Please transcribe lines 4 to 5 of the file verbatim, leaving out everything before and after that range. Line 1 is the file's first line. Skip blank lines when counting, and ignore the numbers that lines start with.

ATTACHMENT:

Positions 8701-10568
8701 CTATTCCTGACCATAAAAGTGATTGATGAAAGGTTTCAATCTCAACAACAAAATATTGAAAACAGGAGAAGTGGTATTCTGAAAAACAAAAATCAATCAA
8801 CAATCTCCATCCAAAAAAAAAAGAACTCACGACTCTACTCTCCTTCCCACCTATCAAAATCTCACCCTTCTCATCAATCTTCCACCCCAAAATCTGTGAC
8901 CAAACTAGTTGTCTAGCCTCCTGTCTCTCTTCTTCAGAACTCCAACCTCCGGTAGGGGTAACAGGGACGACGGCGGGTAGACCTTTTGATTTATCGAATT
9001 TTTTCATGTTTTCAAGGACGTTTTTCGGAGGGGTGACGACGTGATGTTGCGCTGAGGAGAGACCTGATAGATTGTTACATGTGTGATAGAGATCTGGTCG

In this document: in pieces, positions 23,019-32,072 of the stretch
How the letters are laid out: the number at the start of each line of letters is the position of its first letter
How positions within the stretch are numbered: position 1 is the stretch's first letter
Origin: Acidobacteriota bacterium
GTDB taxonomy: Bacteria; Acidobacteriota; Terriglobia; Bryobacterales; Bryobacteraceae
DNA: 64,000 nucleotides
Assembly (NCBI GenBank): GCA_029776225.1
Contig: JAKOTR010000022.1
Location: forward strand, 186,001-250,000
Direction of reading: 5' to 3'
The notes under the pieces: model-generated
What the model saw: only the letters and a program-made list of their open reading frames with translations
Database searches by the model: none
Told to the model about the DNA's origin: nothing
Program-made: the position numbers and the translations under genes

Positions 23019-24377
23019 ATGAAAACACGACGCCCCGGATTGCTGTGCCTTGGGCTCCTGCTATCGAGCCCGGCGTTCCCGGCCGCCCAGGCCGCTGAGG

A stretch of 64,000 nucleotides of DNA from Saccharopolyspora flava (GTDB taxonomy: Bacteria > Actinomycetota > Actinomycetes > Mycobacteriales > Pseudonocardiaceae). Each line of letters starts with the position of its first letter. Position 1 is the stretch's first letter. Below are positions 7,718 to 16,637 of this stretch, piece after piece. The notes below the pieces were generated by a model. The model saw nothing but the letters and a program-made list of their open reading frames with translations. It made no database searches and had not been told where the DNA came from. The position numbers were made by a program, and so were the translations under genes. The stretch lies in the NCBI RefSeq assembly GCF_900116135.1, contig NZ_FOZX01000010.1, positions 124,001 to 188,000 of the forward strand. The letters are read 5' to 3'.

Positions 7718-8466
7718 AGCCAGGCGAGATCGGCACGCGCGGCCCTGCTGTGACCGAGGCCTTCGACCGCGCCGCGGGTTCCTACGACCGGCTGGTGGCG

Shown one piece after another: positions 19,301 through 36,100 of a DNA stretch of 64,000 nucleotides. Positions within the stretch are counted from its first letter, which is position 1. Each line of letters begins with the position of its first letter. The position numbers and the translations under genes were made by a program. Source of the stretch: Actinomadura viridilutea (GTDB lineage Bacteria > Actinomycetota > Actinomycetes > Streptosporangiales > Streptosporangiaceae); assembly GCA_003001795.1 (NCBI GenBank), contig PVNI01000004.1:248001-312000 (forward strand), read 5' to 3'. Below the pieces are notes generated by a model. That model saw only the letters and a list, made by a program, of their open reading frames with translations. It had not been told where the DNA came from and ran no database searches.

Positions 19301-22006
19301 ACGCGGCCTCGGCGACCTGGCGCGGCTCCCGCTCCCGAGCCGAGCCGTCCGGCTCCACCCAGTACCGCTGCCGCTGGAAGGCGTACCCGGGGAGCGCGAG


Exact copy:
8901 CAAACTAGTTGTCTAGCCTCCTGTCTCTCTTCTTCAGAACTCCAACCTCCGGTAGGGGTAACAGGGACGACGGCGGGTAGACCTTTTGATTTATCGAATT
9001 TTTTCATGTTTTCAAGGACGTTTTTCGGAGGGGTGACGACGTGATGTTGCGCTGAGGAGAGACCTGATAGATTGTTACATGTGTGATAGAGATCTGGTCG